15 tips to achieve excellence in any discipline

“The key to pursuing excellence is to embrace an organic, long-term learning process, and not to live in a shell of static, safe mediocrity. Usually growth comes at the expense of previous comfort or safety.” – Josh Waitzkin #MondayMorningWakeUpCall


Learning is an art, not fart

Few people can be the best in the world in one discipline. Even fewer can achieve this rare repute in 2 different disciplines. Josh Waitzkin is one such wonder who has become world class in 2 distinctly diverse disciplines, chess and Tai Chi.

Josh won the U.S. Junior Chess championship in 1993 and 1994. He is the only person to have won the National Primary, Elementary, Junior High School, High School, U.S. Cadet, and U.S. Junior Closed chess championships in his career. The movie Searching for Bobby Fischer is based on his early life.

Added to his chess accolades he also holds several US national medals and a 2004 world champion title in the competitive sport of Taiji Push Hands (Taiji Tui Shou).

Josh however believes that what he is best at is not chess or Tai Chi – what he is the best at is The Art of Learning, and his book by the same name is the story of his method.

Here’s my interpretation and summary with excerpts of the key points to his method. Feel free to adopt, adapt and apply to become the best, or better than the rest of your circle of musicians, dancers, designers, actors, athletes, scientists, writers, philosophers and professionals, whichever your chosen discipline.


Josh’s first lesson with Bruce, one of his earliest teachers, was anything but orthodox. They hardly studied chess, it was more about getting to know one another, to establish a genuine camaraderie.

Bruce’s core focus in the first months of study was that he nurtured Josh’s love for chess, and he never let technical material smother his innate feeling for the game.

Despite significant outside pressure, his parents and Bruce decided to keep Josh out of tournaments until he had been playing chess for a year or so, because they wanted his relationship to the game to be about learning and passion first, and a competition a distant second


Entering the ‘Primary School National Chess Championship’ when Josh was 8, he was the ‘man to beat’. However, he lost in the finals to a little known rival and was devastated at coming so close to winning his first national championship and then letting it go.

His learning was that confidence is critical for a great competitor, but overconfidence is brittle.

He took a break and at a ripe young age of 8 questioned everything and decided to come back strong with a commitment to chess that was about much more than fun and glory. It was about love and pain and passion and pushing himself to overcome… and the following year he went on to become National Champion.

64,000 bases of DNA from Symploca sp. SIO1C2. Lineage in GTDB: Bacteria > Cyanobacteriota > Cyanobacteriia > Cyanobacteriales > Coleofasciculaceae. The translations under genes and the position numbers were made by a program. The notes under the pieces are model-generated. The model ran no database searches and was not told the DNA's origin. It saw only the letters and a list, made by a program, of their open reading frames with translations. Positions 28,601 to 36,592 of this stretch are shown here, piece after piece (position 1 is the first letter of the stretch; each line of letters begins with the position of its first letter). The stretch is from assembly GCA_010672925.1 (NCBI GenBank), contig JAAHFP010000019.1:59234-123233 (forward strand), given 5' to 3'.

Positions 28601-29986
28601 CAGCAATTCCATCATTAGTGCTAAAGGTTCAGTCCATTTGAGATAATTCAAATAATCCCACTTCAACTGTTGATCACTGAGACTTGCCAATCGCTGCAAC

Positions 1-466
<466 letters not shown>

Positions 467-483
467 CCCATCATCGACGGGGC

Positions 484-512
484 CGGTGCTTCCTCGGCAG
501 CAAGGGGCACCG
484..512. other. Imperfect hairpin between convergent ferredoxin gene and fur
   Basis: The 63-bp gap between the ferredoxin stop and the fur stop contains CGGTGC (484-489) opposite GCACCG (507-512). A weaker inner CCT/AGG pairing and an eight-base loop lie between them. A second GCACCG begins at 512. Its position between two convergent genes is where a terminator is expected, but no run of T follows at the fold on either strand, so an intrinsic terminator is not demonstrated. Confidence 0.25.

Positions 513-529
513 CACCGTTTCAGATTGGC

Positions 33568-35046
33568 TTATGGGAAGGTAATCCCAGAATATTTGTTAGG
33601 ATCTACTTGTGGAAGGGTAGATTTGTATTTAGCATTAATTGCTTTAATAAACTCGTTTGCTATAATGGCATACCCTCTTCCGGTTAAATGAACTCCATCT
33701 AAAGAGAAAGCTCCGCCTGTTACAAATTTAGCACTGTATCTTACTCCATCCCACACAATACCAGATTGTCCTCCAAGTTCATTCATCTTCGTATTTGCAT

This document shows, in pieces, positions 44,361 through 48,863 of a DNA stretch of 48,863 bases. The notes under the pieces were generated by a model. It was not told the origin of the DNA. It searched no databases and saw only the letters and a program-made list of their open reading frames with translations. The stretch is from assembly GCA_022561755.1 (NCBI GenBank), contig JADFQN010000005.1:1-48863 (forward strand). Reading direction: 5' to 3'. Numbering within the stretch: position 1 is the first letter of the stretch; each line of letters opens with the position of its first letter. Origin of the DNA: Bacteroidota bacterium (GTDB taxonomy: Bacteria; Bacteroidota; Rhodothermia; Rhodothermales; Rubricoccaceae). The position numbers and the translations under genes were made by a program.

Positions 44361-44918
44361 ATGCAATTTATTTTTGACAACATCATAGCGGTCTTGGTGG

The wrong approach: The entity theory of intelligence – Children who are “entity theorists”… that is, kids who have been influenced by their parents and teachers to attribute their success or failure to ingrained and unalterable level of ability, see their overall intelligence or skill level at a certain discipline to be a fixed entity, a thing that cannot evolve. Example, kids or people who are prone to saying “I am smart or talented at this”.

The right approach: The incremental theory of intelligence (learning theorists) – Children or people who are more prone to describe their results with sentences like “I got it because I worked very hard at it” or “I should have tried harder”. A child with a learning theory of intelligence tends to sense that with hard work, difficult material can be grasped and step by step, incrementally, the novice can become the zot (master)

Dr. Carol Dweck, a leading researcher in the field of developmental psychology, has shown that when challenged by difficult material, learning theorists are far more likely to rise to the level of the game, while entity theorists are more brittle and prone to quit. Hence the advice to parents and teachers (and even to yourselves) to praise the effort and not the outcome.

The key to pursuing excellence is to embrace an organic, long term learning process.


After Josh won his first National Championship, his chess life started gathering momentum. His passion for the game fueled a long ride of unhindered learning and inspired performance. From nine to seventeen, he was the top ranked player for his age in the country.

However, there were plateaus, numerous periods when his results leveled off while he internalized the information necessary for his next growth spurt, but he didn’t mind. Josh’s had a burning love for chess which helped him push through the rocky periods with a can-do attitude.


Like all regular mortals, Josh had to deal with distractions in his game. This was compounded by the fact that from a very early age he had to stay focused under intense pressure on a game that could sometimes last as long as six to eight hours. A catchy tune could be enough to haunt him for days and throw him off balance.

In 1993, at sixteen, Josh had travelled to India to participate in the World Junior Chess Championship in Calicut. He was finding the surroundings difficult to acclimatize to and was struggling to find his flow in the first round match. Somewhere during the course of the match, he did find it and immediately after, there was an earthquake. While the earthquake shook everything, including his opponent, Josh experienced a surreal synergy, pure thought and awareness of a thinker. When play resumed he immediately made his move and went on to win the game.

The incident was the launching point of his serious investigation of the nuances of performance psychology. Staying calm amidst an earthquake had helped him reach and discover a higher state of consciousness. By systematically training yourself, you can do this at will.